A Shutdown Edges Closer


It looks like President Obama has taken another big step toward a government shutdown, sending House Speaker John Boehner out of today’s budget summit meeting without a deal.

“While there was a good discussion, no agreement was reached,” says the press release from Boehner’s office.   It goes on to relate that Boehner told Obama “the House will not be put in a box and forced to choose between two options that are bad for the country,” those options being a “a bad deal that fails to make real spending cuts, or accepting a government shutdown due to Senate inaction.”  It looks like the President found something inside that box he likes.

Supposedly there are no further discussions or votes on the budget scheduled before the current Continuing Resolution runs out on Friday night.  Of course, schedules can be changed, so this is still a game of brinksmanship, not an uncontrollable plunge into a shutdown.

Part of that game involves both sides trying to guess where public blame for a “shutdown” will go, and exactly how upset they’re likely to be.  A lack of public anger would be bad news for the party of Big Government.  The trick for Democrats is making sure everyone is primed for panic and outrage, without leading them to ask inconvenient questions about who is pulling the plug.  They certainly don’t want the public asking who was responsible for writing the budget last year.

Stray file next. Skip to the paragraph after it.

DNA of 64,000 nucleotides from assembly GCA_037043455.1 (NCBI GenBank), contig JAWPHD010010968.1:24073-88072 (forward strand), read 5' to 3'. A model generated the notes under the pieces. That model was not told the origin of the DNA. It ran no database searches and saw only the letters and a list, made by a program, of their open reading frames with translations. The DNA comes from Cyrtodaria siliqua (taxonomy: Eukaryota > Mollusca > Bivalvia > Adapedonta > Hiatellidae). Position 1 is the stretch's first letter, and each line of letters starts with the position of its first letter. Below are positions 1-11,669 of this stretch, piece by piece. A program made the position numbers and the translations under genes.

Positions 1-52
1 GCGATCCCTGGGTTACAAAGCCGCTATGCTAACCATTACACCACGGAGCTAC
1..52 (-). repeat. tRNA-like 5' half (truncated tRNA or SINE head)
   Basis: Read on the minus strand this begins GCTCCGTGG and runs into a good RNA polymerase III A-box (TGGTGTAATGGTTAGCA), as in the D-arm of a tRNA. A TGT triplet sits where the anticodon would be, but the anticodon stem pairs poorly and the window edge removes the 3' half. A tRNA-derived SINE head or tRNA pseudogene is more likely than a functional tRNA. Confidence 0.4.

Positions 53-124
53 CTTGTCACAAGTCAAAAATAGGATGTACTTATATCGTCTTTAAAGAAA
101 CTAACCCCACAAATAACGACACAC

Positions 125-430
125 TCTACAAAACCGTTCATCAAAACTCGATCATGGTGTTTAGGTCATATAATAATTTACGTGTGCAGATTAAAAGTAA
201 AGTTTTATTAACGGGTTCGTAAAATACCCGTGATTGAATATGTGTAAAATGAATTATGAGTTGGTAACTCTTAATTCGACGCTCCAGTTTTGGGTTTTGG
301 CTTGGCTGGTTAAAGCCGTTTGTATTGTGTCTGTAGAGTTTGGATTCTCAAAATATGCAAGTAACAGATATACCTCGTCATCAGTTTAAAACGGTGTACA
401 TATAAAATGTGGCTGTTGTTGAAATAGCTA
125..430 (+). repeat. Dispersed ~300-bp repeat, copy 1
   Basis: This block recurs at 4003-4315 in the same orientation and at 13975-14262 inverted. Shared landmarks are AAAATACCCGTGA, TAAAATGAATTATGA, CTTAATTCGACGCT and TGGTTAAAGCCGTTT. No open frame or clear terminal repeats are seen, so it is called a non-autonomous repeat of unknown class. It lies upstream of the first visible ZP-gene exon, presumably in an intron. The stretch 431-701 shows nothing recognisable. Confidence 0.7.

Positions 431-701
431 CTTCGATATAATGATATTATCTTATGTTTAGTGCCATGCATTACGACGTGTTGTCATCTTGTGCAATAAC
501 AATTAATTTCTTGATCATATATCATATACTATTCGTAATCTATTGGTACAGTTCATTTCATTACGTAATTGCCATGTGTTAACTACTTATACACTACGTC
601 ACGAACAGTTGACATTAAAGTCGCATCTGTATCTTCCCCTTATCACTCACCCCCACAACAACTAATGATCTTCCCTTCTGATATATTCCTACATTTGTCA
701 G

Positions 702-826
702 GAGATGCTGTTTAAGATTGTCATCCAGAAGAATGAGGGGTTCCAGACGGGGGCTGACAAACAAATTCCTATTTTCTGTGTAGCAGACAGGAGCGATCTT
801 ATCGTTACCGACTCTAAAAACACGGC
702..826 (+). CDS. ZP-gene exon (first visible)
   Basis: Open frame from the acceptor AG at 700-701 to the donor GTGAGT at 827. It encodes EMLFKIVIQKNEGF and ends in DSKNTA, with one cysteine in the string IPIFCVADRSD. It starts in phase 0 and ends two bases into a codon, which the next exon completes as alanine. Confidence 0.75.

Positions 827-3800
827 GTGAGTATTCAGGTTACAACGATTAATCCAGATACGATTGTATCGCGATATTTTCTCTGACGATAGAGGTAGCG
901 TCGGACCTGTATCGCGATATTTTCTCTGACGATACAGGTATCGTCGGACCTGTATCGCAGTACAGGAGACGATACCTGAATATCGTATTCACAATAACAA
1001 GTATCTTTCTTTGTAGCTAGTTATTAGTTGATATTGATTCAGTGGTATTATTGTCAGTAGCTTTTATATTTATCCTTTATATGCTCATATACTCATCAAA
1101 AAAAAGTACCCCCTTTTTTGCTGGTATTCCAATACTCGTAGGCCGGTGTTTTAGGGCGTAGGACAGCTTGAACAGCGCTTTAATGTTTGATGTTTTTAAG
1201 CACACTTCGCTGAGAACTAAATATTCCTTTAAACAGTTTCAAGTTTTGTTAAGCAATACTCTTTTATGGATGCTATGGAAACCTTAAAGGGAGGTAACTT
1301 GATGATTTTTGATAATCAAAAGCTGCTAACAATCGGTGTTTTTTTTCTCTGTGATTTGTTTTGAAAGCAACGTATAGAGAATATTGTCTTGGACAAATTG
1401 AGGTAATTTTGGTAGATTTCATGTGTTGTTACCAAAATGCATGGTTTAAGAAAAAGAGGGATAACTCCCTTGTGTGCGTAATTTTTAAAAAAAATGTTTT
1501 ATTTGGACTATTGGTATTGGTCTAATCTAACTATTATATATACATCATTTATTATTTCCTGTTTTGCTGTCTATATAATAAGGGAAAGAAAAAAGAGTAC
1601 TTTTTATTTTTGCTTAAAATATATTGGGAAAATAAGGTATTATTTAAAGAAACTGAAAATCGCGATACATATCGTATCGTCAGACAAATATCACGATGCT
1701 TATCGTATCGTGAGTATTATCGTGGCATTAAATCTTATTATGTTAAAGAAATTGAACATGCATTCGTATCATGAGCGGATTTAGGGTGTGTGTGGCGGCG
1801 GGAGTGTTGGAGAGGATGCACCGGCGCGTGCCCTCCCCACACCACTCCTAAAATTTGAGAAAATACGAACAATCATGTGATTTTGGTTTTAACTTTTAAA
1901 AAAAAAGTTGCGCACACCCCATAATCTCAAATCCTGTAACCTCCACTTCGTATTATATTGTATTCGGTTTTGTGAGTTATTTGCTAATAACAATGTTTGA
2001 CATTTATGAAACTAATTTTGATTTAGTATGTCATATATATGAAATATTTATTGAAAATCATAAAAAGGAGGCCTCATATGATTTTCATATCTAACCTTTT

There’s a good deal of energy behind the Republicans right now, especially after the big “Path to Prosperity” rollout.  (Nice timing on that, Congressman Ryan!)  It’s pretty obvious to even the most disengaged voter that one side in this conflict has a plan, while the other side has slogans.  Public attention does tend to wax and wane, but the intense, carefully-rehearsed Democrat response to Ryan’s budget plan guarantees that it’s going to be getting plenty of attention for the next few days.  Casual news consumers don’t have to know a lot of the details about the plan, or have a firm opinion about it, to digest the data point that there is one… and that’s a lot more than the Democrats can say.

I wouldn’t be too sanguine about the public looking to a President with rock-bottom approval ratings to find out who they should blame, or just how upset they should be.  If this is a game of brinksmanship, the Republican leadership is playing it very well.  The GOP gets into a lot of trouble when it expects the public to carefully tally up a scorecard of fine points, and award it a technical victory.  They do much better when they line up knockout blows.